Tuesday, October 26, 2010

Growing Networth -- My Journey so far

A reader of my blog sent me an email:
I'm working on a framework to allow a fresh grads to generate more passive income ( through dividends investing ) than their monthly expenses and my current spreadsheet shows this as being possible by age 31. The caveat is that the grad has to save 75% of take home pay.

You clearly broke all my financial assumptions on my spreadsheet so I'd like to understand more about your own personal ideas.
This blog post serves to answer his questions, and at the same time, help me to consolidate my thoughts.

My email reply was:
The only thing that can possibly thrash the financial assumptions you had is to me self-employed income. Assumptions in this case could usually be correct only if we are talking about income from employment because that follows market rate. Self-employed is in itself spoiling the market. Do it right and returns will also be spoiling the market. Don't you agree?

I teach tuition not purely for the sake of extra income, but also because I like interacting with my students. The upcoming A levels stresses me just as much as it stresses my students. It's a joy, and a passion, to see As on papers. I'm lucky in this sense that I get to enjoy, yet profit at the same time, from this passion and joy of mine.
I also mentioned that
As for me, I wouldn't recommend anyone to replicate what I have done because it requires tremendous amount of time and sleep sacrifice.
Well, I slogged hard, super hard, like a cow, a horse, for the year of 2010 for my dual income. On the outside, I appear a super motivated, super hardworking person. However, deep inside, I do know that this isn't the way to go in the long run. Much like how Boxer in Animal Farm works.... hard.... At the end of the day, when age starts to catch up, one won't be able to maintain the intensity and pace of work. YET... one does need hard work in the initial stages to achieve a boost, a strong foundation, a power-packed launching pad, to bring one to higher heights in the future.

And that's one reason why I decide to work so hard, both in building my networth and in achieving my dreams to help students achieve their dream results.

The following is a small list of blog posts I had on how I have travelled along this journey so far.

On building income streams and networth
How I build my income streams

My Maths Equation to Increasing Networth!

On management of my life and money
Rich Dad's CashFlow Quadrant for me

My Money Allocation

Importance of Cash Flow

On my dividend strategy
Dividends Reinvestment Strategy Calculations

Passive Dividend Investing

On my journey to reach my first 100k
My First 100K -- a long journey

How I progress from here, how I alter my strategy and time management, depends on situations and circumstances. I don't want to fix myself; being too fixated on a plan can sometimes lead to stubborness and a reluctantance to change. It's better to adapt and learn as one goes, and change plans and strategies accordingly.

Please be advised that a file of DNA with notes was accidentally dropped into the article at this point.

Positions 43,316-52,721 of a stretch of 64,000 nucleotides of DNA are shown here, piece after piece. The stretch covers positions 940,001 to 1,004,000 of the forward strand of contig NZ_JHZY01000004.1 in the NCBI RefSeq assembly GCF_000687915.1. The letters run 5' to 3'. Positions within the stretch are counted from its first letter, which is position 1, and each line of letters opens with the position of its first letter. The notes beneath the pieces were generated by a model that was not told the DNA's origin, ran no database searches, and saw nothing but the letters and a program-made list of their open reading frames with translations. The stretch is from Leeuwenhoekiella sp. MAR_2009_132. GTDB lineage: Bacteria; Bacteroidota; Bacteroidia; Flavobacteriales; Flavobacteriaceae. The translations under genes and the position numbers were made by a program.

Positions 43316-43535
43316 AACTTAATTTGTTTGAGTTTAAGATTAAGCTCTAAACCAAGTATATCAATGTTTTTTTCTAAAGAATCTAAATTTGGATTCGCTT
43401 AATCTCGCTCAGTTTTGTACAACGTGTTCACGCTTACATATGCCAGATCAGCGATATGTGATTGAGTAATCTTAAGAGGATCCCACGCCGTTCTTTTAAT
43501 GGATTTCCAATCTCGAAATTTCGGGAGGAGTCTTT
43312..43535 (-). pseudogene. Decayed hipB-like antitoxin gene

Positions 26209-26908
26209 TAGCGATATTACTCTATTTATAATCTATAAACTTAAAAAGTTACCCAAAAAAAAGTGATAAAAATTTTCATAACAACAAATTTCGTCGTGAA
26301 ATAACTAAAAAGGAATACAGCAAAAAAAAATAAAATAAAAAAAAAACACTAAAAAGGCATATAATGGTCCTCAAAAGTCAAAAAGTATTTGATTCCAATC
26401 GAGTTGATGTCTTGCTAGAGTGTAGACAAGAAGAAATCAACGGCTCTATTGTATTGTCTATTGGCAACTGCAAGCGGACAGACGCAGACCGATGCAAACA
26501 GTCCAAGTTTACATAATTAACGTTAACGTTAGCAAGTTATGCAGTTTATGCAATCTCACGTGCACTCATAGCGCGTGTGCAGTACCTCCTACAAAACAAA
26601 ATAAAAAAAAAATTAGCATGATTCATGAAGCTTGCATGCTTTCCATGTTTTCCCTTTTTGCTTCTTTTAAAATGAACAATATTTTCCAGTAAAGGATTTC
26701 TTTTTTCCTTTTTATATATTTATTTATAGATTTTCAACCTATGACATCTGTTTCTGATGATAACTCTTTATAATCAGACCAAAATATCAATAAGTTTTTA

And that's why, I have this blog to help me chart my journey, help me rationalise and think through clearly what I'm doing and what I really want, and at the same time possibly help and motivate others to do better than me.

Thank you for your time in reading this post.


  1. Chris here. ( I was the dude who wrote to JW )

    I don't think the Boxer analogy is apt. Boxer did not retire a young stud.

    BTW, I'm way older than you at 35 and currently live on my dividend flow of about $27,000 last year. Had I known you, I would not have only skimped and saved as before, I would have tried harder to monetize my time by giving tuition, maybe even joined a part-time start-up.

    At the rate you are going, you'll probably be out of the rat race before you're 30. The rest of your life can be spent working and travelling to different parts of the world on your own terms or you can do something for a cause.

    Sure, some people might accuse you of being workaholic but compound interest will prove that the folks who work on money the most in their 20s will be the ones who will care the least of their money at old age.

    The freedom you will have at age 35 will be something your peers can only dream of.

    Take it from someone who is way slower than you in wealth accumulation, your peers will not like you once you reach a stage whereby you can retire anytime.

    Hope you can find a partner who shares your work ethic and frugality.

  2. Hi Chris,

    my main aim was that Boxer worked slower and slower till he cannot work any more. An older Boxer could not provide the same amount of drive and hard work as a younger Boxer. Hence, there's a maximum limit one can go in terms of pure hard work. In that sense, we need to use our brains more as we age further in order to maintain our productivity.

    I don't think I can be out of the rat race before 30 as I still have the following to consider:
    1) Housing. It will be a big commitment.
    2) Kids. More commitments.
    3) Parents. While they are still young and can take care of themselves, time spares no one, and eventually, the responsibility and onus is on me to take care of them too.

    With all these, my current networth is grossly insufficient.

    To me, wealth accumulation is not about speed, but about the methods and the mindset. To me, true financial freedom does not come solely from the dividend income > expenses, but from the ability to generate income whenever we need it.


    As for myself, I'm in no way very frugal. I believe one should not be a millionaire scrooge.


    It's just in my nature to like things that cost less :)

  3. Hi JW,

    Active income sources are the first building blocks on our journey to financial independence. You are doing all the right stuff. :)

  4. Hi AK,

    thanks for your encouragement! Long way to go for me :)


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